Though many people may not even know what lichens are or where they are found, these organisms play an important part in the ecology of our wildlife areas. Lichens are a combination of other species, which makes them unique in the biosphere. Though often confused with mosses, lichens hold a special place in the biology of our planet.
Lichens are a combination of two families of organisms, fungus and algae. The fungus is an organism that does not produce chlorophyll and is separate from the plant family. The fungus must rely on other organisms to provide food for it. It forms the visible part of the lichens. Inside this covering is the algae, or sometimes, cyanobacteria. Algae are separate from both plants and fungi. Cyanobacteria are sometimes called blue-green algae, but are actually bacteria. The algae produces chlorophyll for the fungus. Lichens do not have any roots, stems or leaves. The food-making cells, chloroplasts, only exist on the algae that are on the lichens. Lichens are able to shut down metabolically during unfavorable conditions. When the right conditions of light, moisture and air return, they begin to grow again.
Where Are Lichens Found?
Lichens are found on every continent and even in the Arctic and Antarctic. All that lichens require for growth is an undisturbed surface, clean air and time. Lichens grow on bark, wood, rock, soil, peat or any other substance found lying around like glass or metal. Lichens generally specialize in the type of surface on which they can grow.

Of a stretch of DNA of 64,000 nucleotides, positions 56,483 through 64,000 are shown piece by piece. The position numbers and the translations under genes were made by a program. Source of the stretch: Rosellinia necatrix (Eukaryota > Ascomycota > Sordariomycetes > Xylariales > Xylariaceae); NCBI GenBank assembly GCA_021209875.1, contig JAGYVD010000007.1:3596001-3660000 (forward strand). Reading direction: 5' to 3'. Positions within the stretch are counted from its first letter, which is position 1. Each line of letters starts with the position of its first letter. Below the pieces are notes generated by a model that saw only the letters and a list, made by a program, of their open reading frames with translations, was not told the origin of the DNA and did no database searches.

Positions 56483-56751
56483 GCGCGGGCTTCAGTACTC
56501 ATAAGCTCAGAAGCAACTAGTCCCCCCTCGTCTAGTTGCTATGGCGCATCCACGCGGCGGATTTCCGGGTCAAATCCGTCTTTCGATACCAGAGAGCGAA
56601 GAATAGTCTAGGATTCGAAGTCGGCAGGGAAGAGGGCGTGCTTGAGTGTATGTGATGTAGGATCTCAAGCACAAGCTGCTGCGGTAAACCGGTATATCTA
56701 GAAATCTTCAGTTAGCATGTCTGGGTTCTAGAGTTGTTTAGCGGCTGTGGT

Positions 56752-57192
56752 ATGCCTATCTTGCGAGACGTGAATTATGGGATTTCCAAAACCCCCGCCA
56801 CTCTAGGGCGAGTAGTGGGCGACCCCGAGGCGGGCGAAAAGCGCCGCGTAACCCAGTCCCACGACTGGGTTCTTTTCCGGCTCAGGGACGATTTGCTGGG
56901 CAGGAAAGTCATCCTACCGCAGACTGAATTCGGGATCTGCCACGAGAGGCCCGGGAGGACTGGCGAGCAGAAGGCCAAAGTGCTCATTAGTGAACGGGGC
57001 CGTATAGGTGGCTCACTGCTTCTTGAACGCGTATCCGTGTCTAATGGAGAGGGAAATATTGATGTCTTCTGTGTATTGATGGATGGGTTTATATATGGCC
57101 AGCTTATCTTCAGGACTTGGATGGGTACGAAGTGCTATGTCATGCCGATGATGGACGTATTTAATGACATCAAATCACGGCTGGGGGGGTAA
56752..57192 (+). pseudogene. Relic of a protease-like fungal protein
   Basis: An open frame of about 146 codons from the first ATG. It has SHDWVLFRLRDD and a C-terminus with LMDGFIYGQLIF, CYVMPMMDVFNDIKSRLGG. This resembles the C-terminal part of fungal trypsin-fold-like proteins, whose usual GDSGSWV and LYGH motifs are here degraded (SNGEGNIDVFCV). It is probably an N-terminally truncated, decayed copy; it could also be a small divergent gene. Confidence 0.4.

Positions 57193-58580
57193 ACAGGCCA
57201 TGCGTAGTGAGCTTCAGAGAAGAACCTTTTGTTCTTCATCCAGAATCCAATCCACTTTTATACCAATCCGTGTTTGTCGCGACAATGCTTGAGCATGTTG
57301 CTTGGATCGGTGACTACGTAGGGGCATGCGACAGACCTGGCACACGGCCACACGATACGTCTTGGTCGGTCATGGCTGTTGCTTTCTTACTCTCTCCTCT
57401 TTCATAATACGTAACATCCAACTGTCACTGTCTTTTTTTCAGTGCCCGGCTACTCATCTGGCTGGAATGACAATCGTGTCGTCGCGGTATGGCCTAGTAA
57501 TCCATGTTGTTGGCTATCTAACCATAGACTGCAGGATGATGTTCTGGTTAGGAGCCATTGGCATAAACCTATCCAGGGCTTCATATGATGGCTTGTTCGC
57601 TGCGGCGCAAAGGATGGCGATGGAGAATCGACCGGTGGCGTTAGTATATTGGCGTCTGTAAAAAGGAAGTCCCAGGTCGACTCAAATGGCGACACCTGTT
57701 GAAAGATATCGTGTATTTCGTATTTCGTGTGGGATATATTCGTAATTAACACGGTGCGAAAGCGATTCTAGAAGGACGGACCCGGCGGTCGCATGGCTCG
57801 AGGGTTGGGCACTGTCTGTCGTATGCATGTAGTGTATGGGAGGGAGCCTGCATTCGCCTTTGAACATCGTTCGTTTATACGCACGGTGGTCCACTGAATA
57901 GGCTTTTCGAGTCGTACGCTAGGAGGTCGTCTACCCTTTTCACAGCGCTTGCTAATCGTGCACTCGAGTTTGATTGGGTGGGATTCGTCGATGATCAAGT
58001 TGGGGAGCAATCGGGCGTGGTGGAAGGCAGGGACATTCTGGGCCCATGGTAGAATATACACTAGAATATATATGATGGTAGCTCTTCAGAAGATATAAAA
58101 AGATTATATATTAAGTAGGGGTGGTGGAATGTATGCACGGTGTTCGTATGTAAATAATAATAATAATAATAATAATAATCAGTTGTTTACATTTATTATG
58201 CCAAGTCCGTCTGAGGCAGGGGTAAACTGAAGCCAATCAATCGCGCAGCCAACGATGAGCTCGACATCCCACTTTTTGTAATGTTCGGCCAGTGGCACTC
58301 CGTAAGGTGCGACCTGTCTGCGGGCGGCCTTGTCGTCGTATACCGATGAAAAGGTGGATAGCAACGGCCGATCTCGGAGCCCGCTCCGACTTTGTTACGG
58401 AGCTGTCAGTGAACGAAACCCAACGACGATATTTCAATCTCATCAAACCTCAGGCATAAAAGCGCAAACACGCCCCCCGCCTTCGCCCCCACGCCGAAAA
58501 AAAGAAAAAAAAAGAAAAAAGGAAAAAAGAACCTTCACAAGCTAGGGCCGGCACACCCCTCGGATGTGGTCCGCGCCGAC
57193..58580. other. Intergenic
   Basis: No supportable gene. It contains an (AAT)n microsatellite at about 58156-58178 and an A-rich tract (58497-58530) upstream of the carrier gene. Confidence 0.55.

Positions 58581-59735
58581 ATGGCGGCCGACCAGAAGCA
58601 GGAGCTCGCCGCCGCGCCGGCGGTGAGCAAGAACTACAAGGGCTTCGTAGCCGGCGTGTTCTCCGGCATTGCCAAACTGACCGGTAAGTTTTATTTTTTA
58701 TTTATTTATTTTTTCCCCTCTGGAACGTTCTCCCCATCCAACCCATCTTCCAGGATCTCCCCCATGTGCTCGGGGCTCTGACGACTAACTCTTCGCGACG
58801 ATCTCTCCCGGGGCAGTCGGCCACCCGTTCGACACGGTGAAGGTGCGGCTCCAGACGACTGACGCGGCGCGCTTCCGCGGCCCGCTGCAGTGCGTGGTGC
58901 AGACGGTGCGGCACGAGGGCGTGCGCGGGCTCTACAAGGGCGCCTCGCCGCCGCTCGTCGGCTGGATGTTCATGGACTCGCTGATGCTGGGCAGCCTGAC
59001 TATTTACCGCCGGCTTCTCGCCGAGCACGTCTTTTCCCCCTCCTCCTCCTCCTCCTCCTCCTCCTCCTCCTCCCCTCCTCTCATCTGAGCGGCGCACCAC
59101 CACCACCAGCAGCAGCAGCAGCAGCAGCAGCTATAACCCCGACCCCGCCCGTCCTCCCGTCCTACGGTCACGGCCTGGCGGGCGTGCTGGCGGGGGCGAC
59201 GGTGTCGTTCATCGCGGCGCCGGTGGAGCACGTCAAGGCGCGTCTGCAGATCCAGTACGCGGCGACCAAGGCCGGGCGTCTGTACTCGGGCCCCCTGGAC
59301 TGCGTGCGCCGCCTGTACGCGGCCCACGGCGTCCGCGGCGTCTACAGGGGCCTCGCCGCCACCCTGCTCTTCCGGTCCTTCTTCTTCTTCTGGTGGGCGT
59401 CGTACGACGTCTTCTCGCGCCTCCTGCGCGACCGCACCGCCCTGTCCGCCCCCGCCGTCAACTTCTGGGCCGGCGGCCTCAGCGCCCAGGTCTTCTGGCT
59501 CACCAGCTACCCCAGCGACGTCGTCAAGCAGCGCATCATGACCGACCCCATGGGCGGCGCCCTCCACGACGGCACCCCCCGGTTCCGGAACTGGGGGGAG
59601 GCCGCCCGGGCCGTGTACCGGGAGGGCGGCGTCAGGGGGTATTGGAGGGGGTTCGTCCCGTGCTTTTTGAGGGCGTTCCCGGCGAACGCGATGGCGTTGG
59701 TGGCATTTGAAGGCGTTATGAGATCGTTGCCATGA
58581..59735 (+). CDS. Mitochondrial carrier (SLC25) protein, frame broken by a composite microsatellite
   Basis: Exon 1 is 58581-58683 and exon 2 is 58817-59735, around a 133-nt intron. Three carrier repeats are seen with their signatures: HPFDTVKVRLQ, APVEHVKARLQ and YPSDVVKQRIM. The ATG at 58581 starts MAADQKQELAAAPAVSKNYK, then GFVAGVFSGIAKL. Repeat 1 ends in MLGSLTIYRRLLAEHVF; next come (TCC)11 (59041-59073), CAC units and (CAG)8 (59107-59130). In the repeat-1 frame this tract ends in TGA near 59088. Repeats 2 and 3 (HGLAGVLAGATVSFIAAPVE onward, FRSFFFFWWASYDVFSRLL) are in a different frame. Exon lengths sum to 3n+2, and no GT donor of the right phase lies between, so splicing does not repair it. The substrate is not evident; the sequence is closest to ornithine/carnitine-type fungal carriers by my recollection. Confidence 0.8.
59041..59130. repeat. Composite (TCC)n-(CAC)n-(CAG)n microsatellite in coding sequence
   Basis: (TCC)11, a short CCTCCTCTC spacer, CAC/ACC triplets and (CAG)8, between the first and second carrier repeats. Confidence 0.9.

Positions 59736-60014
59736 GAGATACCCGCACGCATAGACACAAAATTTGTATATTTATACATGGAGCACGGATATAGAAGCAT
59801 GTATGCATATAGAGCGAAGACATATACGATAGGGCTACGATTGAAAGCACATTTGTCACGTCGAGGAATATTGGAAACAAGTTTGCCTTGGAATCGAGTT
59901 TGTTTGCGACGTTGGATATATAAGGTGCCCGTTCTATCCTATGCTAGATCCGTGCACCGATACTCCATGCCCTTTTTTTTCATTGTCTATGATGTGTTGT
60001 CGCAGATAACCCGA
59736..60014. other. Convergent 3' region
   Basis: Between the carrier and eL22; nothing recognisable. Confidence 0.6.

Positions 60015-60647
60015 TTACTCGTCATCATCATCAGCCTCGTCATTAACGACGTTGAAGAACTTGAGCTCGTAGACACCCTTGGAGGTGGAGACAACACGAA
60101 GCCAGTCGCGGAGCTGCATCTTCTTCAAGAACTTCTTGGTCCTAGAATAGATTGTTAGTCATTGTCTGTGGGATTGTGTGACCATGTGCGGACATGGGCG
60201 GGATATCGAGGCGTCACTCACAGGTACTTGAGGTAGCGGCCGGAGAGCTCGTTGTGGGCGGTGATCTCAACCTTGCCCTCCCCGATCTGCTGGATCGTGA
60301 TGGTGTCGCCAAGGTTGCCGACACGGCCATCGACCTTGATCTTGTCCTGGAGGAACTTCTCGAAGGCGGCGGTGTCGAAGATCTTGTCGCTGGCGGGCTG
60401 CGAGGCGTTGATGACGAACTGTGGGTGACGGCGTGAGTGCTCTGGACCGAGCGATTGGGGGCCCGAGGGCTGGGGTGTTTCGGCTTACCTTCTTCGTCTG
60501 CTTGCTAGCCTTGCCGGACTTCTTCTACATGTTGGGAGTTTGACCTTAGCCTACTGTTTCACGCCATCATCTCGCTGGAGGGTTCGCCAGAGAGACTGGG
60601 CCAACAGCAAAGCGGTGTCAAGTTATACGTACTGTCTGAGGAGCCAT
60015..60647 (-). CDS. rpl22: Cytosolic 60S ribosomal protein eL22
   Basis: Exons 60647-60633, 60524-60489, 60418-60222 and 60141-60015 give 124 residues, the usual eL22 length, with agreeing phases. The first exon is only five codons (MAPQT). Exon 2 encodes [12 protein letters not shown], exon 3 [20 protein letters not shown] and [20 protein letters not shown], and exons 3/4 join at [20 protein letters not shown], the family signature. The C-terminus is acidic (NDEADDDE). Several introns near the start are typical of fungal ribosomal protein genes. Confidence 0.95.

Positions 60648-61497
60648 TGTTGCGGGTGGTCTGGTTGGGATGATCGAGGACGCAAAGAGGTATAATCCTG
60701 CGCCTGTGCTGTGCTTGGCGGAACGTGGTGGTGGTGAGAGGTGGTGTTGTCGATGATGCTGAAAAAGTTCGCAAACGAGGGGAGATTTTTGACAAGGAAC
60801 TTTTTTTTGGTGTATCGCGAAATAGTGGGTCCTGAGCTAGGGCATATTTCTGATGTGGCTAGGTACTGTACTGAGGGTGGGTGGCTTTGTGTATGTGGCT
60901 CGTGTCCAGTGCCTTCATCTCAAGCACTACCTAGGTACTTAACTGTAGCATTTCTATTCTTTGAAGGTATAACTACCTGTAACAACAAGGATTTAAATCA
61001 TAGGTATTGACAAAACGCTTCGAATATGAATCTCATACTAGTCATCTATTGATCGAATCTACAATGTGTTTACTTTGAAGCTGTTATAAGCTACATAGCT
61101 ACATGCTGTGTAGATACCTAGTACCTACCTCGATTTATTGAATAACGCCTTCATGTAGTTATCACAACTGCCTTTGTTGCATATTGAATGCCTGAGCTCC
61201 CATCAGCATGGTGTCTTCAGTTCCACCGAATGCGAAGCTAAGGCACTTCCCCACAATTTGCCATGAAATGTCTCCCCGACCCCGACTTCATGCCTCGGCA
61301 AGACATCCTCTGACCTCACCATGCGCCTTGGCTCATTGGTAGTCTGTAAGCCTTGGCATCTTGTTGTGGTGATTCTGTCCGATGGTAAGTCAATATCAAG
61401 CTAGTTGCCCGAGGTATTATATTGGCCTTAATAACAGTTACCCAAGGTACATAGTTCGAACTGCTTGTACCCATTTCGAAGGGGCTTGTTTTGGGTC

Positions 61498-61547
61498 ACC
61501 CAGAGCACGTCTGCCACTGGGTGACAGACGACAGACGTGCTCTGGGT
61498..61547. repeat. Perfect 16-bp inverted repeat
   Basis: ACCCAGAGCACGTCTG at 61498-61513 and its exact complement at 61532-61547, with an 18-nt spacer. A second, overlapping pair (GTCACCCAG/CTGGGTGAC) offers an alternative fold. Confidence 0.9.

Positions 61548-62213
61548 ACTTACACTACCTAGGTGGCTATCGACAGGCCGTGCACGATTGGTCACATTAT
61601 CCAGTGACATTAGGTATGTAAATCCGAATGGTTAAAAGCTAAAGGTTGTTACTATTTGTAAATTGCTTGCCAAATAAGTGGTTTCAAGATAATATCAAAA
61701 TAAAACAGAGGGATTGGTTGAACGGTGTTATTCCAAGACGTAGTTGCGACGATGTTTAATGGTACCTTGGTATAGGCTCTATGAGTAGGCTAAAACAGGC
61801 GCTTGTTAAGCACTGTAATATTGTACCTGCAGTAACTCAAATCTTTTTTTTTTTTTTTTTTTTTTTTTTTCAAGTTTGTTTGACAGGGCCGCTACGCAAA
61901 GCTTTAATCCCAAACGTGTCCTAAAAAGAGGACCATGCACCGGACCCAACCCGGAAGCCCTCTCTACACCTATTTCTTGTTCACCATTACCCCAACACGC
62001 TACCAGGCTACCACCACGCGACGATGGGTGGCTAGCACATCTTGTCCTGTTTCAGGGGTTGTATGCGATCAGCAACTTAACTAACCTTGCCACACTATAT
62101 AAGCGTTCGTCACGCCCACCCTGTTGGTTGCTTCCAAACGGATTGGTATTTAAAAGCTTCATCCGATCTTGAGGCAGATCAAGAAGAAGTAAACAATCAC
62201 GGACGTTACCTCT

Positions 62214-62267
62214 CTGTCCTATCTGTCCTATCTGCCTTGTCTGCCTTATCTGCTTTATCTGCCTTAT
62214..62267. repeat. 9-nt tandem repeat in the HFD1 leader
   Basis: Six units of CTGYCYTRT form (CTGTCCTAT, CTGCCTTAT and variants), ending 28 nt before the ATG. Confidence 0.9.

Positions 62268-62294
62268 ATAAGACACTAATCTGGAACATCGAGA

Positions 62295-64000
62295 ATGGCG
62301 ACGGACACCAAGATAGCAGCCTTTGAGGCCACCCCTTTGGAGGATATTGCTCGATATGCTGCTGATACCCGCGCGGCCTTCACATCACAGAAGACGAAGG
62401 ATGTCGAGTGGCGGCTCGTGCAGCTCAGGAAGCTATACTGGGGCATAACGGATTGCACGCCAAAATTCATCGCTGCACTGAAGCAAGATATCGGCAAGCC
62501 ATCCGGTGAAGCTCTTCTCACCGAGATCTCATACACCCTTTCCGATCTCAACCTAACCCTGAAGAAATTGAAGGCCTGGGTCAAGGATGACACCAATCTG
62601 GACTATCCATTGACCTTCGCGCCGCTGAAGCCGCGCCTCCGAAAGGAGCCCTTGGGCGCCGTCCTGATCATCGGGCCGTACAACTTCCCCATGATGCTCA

Lichens can reproduce both sexually and asexually. In their asexual reproduction, they simply use the parts that break off from the wind or movement of animals to grow on other surfaces. When they reproduce sexually, the lichens produce fruiting bodies called “apothecia.” These disc-shaped tissues produce spores which are carried on the wind and rain. These spores then germinate and quickly find a new algae partner to form the lichen. Some spores will even steal algae from other lichens.
Wildlife Uses For Lichens
Though lichens are easily overlooked, they play a crucial role in survival of many species. Hummingbirds often use lichens to line their nests. Lichens is the least seasonal of forage for animals, is often eaten by birds, bears, caribou, deer, mountain goats and smaller mammals when snow covers the ground or has crusted over. Its growth can make the difference between survival and dying in harsh environments. Lichens are also important for soil formation itself, in that they trap dirt, silt and water on surfaces as they grow.
Lichens are fascinating organisms that produce hundreds of important chemicals that are being studied for use in preventing disease in humans. Look for interesting life form the next time you are taking a leisurely walk through the woods.